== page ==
Initial stack frame

Jerry Van Baren vanbaren_gerald at
Wed Jan 31 00:26:45 EST 2001

At 10:05 PM 1/29/01 +0100, Wolfgang Grandegger wrote:

>I'm currently debugging a task stack initialization problem in RTAI
>on MPC8xx. The task is switched by calling rt_startup() via "blr"
>(or "rfi" in RTLinux). The objdump of rtai_sched.o shows the following
>function prolog:
>rtai_sched.o:     file format elf32-powerpc
>Disassembly of section .text:
>00000000 <rt_startup>:
>        0:       94 21 ff f0     stwu    r1,-16(r1)
>        4:       7c 08 02 a6     mflr    r0
>        8:       93 c1 00 08     stw     r30,8(r1)
>        c:       93 e1 00 0c     stw     r31,12(r1)
>       10:       90 01 00 14     stw     r0,20(r1)
>       14:       3c e0 00 00     lis     r7,0
>       18:       81 67 00 00     lwz     r11,0(r7)
>This means that it will save on the stack:
>         SP    Contents
>        -16 -> initial r1 (back chain)
>        -12
>         -8 -> r30
>         -4 -> r31
>          0 ->
>         +4 -> LR
>Note that the initial stack pointer (SP) stored in r1 is at 0
>pointing to the end of the stack buffer (kmalloc + stack_size).
>This means that data behind the stack gets overwritten.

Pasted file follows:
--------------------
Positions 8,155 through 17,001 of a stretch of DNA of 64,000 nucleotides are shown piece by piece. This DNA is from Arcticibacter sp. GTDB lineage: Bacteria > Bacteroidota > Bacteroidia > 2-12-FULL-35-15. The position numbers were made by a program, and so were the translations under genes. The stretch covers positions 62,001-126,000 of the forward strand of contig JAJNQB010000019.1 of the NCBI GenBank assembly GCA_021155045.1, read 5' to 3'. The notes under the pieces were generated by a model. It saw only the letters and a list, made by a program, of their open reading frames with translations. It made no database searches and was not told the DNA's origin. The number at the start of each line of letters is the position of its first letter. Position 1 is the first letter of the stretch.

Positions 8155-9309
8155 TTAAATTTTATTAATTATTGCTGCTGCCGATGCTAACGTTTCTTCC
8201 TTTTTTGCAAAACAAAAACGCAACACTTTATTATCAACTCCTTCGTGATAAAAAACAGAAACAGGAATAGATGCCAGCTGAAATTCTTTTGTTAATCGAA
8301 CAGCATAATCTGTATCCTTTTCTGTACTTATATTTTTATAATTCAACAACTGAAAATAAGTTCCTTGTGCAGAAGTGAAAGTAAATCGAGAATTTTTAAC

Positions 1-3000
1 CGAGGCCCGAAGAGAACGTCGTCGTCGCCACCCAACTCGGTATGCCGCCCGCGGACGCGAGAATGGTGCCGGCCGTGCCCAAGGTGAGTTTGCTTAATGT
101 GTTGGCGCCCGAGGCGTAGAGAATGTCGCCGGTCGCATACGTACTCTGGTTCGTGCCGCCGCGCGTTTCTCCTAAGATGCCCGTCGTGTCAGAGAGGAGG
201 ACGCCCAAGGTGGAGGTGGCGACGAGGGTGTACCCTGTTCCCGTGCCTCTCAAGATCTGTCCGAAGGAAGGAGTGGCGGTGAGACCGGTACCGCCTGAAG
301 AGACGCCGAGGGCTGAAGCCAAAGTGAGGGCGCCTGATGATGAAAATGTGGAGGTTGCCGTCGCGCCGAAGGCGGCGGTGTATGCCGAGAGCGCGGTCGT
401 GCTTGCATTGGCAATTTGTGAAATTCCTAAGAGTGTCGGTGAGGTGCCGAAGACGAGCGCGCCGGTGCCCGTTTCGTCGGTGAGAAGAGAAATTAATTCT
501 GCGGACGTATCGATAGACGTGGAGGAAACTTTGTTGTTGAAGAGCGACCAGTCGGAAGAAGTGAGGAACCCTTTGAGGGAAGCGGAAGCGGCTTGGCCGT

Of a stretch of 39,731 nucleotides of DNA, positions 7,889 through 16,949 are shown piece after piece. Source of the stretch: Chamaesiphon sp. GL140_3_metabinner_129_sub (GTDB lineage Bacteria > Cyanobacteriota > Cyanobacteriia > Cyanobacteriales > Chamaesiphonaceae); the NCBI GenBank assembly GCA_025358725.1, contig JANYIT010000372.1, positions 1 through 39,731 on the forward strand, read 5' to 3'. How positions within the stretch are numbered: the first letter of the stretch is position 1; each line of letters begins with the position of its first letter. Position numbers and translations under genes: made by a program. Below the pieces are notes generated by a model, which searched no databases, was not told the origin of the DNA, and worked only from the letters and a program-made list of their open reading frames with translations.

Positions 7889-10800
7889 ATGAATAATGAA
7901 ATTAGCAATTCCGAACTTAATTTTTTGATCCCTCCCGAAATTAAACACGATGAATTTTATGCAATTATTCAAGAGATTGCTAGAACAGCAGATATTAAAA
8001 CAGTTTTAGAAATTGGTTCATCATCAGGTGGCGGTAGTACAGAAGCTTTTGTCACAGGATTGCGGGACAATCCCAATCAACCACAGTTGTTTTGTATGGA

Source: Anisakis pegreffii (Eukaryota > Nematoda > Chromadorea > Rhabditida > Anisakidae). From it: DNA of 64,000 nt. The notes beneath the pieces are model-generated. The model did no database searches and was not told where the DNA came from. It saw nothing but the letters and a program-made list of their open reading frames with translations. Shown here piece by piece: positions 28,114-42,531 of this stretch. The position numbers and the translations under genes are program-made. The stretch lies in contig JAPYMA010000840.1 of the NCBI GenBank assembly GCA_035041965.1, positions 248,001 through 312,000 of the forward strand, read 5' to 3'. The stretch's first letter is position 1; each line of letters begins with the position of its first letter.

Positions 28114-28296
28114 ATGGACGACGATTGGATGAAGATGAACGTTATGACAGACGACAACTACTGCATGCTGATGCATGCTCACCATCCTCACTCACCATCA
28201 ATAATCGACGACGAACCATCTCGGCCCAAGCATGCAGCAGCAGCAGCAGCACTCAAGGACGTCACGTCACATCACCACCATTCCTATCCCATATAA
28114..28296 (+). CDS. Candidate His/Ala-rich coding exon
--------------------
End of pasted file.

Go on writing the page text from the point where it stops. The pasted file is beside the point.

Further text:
>I realized that an empty initial stack frame is missing and also a
>16-byte alignment is mandatory. At least that's what I understood
>from the PowerPC Application Binary Interface supplement. There
>should be an initial stack frame initialized as follows:
>    Address    Contents
>          0 -> 0 (back chain for first stack frame)
>         +4 ->
>         +8 ->
>        +12 ->
>It would be nice is somebody could clarify this. Is the alignment
>really mandatory?
>Thanks for any comments in advance.
>-- Wolfgang

You need to get the ABI and EABI spec (also available on the IBM web
site somewhere).

One of the differences between the ABI and EABI is that the EABI
requires 8 byte alignment of the stack and the ABI requires 16 byte
alignment (EABI, p.28).

The ABI illustrates the stack on page 3-44.  Note that the link
register and back chain are saved on what traditional processors would
call the previous stack (most/all CISC processors pre-decrement the
stack pointer so offset 0 and +4 in your illustrations above would be
"previous stack" locations).  This is odd and confusing to us
traditionalists, but all properly written functions make provisions for
it so it works just fine.

The bottom line is that I don't see anything wrong with what you have
shown above in your stacks.

Your statement about "blr" vs. "rfi" as if they were interchangeable is
somewhat confusing since they are not at all interchangeable.  I
presume you were glossing over a lot of details.  Doing a "rfi" on a
PowerPC requires a very delicate and elaborate dance of instructions
and control register bits.  Ultimately, it returns to the location in
the SRR0 register, not to any location stored on the stack.


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